Friday, November 03, 2006
Famous Film Duos
What? Say that last one again. Lancaster and who?
Yes, Burt Lancaster had a sidekick, too, in many of his films. Didn’t you notice him? Perhaps that’s because he was only about five foot two inches tall and he rarely spoke. His name was Nick Cravat and he worked in numerous films with Burt. But they go further back than that. A lot of people know that Burt was a circus performer as a teenager. He was part of the high bar act of Lang and Cravat. Lang was Lancaster and Cravat was Nick Cravat. Nick adopted Cravat as his stage name from a Richard Dix movie character, Yancey Cravat. His real name was Cuccia.
Nick would later take on a TV role in a cult show, The Twilight Zone. He was the gremlin in a sort of monkey suit in the episode, Nightmare at 20,000 Feet, with William Shatner. That’s the one where Shatner is a passenger on an airliner and believes he sees a gremlin out on the wing while in full flight, sort of a crazy wing walker. Oh, THAT Nick Cravat!
Nick never spoke on camera and, logically, people believed that he was a mute. But that’s not the case. Actually, he had such a thick New York accent that he was better off not speaking on camera. That was certainly the case in his period pieces like, The Crimson Pirate and The Flame and the Arrow. He also played an Indian in the Disney production Davy Crockett at the Alamo. He played Busted Luck and communicated with Davy via sign language.
Although he worked extensively with Burt, Nick made his film debut in a Martin & Lewis movie called “My Friend Irma” in 1949. Later, Burt kept him on his payroll as his personal trainer. Nick died in 1994 but will live on forever in his films and TV appearances, especially as that little gremlin. Remember, at “the signpost up head, your next stop, The Twilight Zone.”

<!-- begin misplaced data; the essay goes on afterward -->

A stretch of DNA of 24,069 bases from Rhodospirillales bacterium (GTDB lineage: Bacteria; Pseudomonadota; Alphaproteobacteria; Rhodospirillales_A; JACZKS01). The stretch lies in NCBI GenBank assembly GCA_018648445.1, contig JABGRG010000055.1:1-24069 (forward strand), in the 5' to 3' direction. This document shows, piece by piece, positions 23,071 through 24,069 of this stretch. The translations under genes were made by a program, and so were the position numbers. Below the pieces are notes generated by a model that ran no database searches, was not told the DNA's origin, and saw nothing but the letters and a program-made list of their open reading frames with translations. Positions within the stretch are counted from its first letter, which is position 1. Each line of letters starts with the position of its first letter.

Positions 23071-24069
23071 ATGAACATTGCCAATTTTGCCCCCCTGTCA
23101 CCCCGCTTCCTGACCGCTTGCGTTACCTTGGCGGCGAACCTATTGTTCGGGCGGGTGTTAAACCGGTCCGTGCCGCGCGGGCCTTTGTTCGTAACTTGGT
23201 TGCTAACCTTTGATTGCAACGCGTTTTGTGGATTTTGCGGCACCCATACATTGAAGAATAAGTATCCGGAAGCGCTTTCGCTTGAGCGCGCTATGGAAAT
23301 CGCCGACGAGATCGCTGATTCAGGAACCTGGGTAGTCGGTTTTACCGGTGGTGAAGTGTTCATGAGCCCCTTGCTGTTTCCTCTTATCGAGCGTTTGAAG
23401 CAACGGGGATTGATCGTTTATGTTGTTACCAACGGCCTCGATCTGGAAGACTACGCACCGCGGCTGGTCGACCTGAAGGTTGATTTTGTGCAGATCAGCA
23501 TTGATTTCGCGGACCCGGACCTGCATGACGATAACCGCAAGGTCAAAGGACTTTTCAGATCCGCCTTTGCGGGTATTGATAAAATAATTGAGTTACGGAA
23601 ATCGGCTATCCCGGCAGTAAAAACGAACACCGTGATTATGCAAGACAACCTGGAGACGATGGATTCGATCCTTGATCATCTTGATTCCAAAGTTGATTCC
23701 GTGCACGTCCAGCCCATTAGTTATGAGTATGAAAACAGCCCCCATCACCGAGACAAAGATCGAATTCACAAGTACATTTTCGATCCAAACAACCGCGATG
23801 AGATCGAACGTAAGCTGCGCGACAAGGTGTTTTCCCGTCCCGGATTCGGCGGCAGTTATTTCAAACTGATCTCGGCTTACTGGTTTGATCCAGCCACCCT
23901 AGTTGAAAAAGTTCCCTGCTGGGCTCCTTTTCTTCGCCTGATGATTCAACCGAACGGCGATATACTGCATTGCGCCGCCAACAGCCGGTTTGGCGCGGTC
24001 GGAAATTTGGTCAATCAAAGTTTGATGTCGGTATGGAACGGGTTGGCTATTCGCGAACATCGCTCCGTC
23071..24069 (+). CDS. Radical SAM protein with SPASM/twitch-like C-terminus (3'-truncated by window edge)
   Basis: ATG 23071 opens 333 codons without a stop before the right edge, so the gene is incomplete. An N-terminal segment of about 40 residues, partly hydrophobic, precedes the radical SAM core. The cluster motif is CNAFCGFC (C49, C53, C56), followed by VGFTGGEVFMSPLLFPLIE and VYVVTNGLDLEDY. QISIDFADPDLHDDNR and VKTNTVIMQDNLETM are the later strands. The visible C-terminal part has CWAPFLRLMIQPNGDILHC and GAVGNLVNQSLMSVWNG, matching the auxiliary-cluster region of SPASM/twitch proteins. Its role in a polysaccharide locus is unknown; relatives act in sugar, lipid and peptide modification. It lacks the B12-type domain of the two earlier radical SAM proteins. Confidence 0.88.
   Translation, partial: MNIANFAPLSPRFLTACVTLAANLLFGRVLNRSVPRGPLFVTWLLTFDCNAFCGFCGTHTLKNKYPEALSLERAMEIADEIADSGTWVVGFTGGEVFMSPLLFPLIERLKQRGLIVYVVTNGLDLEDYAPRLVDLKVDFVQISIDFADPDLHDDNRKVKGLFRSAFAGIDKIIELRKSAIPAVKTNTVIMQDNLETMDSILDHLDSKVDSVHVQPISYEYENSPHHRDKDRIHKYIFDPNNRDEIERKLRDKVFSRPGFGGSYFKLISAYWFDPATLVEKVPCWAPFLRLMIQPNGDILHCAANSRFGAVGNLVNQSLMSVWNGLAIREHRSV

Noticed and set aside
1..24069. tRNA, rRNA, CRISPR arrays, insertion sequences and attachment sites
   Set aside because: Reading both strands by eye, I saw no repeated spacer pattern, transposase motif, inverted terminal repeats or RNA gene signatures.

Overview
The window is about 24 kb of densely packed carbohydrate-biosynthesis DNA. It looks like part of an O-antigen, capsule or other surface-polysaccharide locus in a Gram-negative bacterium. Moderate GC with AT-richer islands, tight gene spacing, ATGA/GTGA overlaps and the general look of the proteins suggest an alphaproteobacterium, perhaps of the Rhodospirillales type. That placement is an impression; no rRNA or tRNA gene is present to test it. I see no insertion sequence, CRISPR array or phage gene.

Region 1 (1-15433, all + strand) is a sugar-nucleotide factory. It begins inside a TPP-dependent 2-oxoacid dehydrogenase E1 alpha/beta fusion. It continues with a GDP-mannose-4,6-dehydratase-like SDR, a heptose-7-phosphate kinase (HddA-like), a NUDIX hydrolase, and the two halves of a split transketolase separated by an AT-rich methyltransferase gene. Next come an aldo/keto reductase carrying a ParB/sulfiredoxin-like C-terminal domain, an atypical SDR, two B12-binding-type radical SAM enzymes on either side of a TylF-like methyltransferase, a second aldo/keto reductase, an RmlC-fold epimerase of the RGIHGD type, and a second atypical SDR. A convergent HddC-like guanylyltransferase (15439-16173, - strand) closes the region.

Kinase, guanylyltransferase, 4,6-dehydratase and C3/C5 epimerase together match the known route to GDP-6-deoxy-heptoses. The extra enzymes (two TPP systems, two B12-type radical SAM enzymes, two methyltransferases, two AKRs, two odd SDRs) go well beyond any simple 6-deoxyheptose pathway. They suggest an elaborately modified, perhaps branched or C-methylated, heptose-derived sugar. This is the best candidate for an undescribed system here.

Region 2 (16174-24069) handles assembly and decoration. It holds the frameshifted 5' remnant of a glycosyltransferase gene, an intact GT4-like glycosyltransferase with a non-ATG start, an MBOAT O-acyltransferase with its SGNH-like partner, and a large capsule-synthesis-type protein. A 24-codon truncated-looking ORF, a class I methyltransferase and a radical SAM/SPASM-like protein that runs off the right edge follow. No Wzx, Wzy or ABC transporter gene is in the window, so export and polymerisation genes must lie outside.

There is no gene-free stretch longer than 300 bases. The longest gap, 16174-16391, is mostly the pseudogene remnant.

Burt’s successes are part of Hollywood history. He won an Oscar and a Golden Globe for his role in Elmer Gantry. He was among the first major stars to begin independent film production, moving away from the old Hollywood system dominated by large production companies. He wrote, directed and produced as well as acted. And his image was larger than life.
I watched his 1956 film Trapeze recently on Turner Classic Movies. I’ve seen it several times but never fail to be entertained. Could the site of Gina Lollobrigida in tights have anything to do with that? And it was one of the better acting performances for young Tony Curtis.
Burt was in his early forties when he made that film. He was trim and fit, not an ounce of fat on him, and he did most of his own stunts on the trapeze and high ropes. He dominated every scene he was in, except for those shots of Gina.
Lang and Cravat are gone now, but fortunately we can enjoy their work over and over. And there is a lot of it.
Glad to know that there's somebody else with these wonderful memories. "The Crimson Pirate" has always been at the top of my list of favorite films (especially Burt's opening wink at the audience), and his role in "Field of Dreams" left me a blubbering mess. And I instantly recognized Nick Cravat in "The Island of Dr. Moreau" without even needing to check the credits!
Many thanks for your site!
Ted ("Class of 1950")
Pleeeeese help me...
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